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Your Kids Need You at the Dinner Table

I get it. I get why you want to use your phone at the table.

I get it. I get why you want to use your phone at the table.

I haven’t eaten in peace since 2006. I get it.

The kids get home hungry. They grow increasingly hungry the entire time you are cooking. You know this because one is crying while everyone else complains. People are playing too rough and lurking by your elbow while you stir the vegetables on the stove. They’re crabby with hunger, and there’s a huge din.

You’ve also been hearing phone dings, but you haven’t had a chance to look. One of the texts is probably from the neighbor, whose kids are at your house, and you’ve been waiting to hear if Gina has posted the project you’re working on tonight after the kids go to bed.

You’re watching a pot that won’t boil, and finally you let yourself glance at the phone. One text is your sister. Do you have a pop-up tent she could borrow tomorrow? And one was the neighbor. You send her child home. Oops! The pot boiled over.

Before you can sit, you must get the children to clean their projects off the table, you must ask them to set the table, and then you must force them to actually set the table. Did I eat lunch today? you wonder. Work has been busy!

As you ladle food onto plates, the question arises. “What’s for dinner?” Your response prompts the youngest child to whine, “I don’t like that!” You ladle him up some food that he isn’t particularly going to eat. Suddenly nobody is hungry.

When you have gotten back up three times to collect all of the items needed, you look at your own plate. This is literally the first time you have sat down with no demands all day. “Could you get the ketchup?” the oldest asks. The dog is blocking her chair. Sigh. You get up again.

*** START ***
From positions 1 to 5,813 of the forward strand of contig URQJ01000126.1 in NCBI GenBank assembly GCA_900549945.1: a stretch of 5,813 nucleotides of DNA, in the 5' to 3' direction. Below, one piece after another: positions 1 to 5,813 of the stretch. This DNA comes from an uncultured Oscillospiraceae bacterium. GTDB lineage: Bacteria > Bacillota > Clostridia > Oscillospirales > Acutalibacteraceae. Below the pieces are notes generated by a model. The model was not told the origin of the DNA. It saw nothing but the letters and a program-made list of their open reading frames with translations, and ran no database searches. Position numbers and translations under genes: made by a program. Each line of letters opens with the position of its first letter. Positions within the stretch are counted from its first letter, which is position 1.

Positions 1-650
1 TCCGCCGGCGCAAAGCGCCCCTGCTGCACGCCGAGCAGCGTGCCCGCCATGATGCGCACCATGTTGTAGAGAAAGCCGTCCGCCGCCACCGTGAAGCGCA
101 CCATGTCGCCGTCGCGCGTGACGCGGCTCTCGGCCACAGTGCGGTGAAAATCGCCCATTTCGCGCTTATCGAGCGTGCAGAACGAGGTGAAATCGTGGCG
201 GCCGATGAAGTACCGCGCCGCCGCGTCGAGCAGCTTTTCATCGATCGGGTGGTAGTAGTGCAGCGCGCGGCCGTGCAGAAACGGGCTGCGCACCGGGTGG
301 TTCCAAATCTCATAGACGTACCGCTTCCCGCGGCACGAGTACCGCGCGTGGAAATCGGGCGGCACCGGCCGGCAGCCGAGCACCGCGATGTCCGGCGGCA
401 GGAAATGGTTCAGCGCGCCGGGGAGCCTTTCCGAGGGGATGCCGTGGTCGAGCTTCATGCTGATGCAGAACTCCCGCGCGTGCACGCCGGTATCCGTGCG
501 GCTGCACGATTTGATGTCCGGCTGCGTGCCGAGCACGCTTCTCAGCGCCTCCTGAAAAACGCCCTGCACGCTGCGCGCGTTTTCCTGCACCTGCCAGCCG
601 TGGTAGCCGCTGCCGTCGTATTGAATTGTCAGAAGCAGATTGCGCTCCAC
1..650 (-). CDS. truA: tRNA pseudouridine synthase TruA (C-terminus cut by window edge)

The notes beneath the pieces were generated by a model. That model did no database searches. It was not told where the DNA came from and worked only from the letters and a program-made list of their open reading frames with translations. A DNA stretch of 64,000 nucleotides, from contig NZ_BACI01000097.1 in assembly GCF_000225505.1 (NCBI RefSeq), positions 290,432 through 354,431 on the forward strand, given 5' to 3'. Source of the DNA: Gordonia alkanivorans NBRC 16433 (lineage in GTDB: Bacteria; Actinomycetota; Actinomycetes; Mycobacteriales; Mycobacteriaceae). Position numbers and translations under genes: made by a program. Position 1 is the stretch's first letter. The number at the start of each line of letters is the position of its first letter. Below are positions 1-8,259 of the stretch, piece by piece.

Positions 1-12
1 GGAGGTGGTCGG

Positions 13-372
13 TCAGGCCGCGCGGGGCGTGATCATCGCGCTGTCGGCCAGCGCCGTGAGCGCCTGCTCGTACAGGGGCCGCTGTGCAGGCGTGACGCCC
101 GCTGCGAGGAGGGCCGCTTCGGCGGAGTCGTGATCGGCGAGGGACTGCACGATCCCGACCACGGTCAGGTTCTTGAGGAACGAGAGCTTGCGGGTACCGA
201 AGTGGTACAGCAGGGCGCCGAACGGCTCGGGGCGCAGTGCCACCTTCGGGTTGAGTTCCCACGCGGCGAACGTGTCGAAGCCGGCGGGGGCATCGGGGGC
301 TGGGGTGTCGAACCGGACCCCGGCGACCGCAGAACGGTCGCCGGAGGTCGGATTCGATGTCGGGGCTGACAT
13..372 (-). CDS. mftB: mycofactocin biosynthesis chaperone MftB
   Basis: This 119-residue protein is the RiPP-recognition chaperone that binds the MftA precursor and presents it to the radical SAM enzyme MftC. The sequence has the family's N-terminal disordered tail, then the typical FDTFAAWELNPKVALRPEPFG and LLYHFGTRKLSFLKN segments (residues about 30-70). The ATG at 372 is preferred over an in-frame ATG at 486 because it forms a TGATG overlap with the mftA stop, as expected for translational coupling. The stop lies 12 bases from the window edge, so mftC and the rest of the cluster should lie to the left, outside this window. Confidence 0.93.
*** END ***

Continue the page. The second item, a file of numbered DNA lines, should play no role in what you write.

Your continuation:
NOW it’s the first time you’ve sat down with no demands all day. Your brain is crying to just disengage. Did anybody like that hilarious political cartoon you posted earlier? It probably made your uncle angry.

When you push the tempting phone away, you hear a bing again. Your finger itches to reach over and see if it was Gina texting. Has she posted the documents? What’s taking so long?

The middle child starts telling you a story, a decidedly unfunny story involving a bunch of potty words. He’s laughing though, and clearly expects that you will enjoy the story too.

His sister interrupts his story to correct him. His friend didn’t actually do that. Yes he did, the first child asserts. Bickering ensues. The youngest slumps in his chair.

You want to just look at Facebook. For a minute.

But wait. Don’t do it. Your kids need you at the table.

Not just physically at the table, but really there. Research shows that family dinnertime conversation boosts children’s vocabulary even more than reading together, that families who eat together consume more fruits and vegetables. It shows their kids do better in school and are less likely to do drugs or participate in high-risk adolescent behaviors. This is less about the chicken they don’t like anyway and more about the daily ritual of reconnecting and sharing and teaching.

All of this is huge.

But also you just plain need to show them that you’re there, that you care, that they are more important than Facebook, your work, answering your sister right now. You’re showing them you care about that gross story because you care about them. You’re teaching them how to eat and talk politely—but you have to be paying attention to do that. You’re prioritizing, and they’ll notice, and they’ll notice even more if you don’t do it. You’re modeling relationships—do you want them to be that guy at the restaurant who is ignoring his date? You’re modeling restraint.

It’s OK to check out, eventually and temporarily. It’s OK to say you need a moment once in a while. But please: give them dinnertime. Maybe even share your own childhood gross story to make them laugh, to share a laugh as a family, to reconnect.

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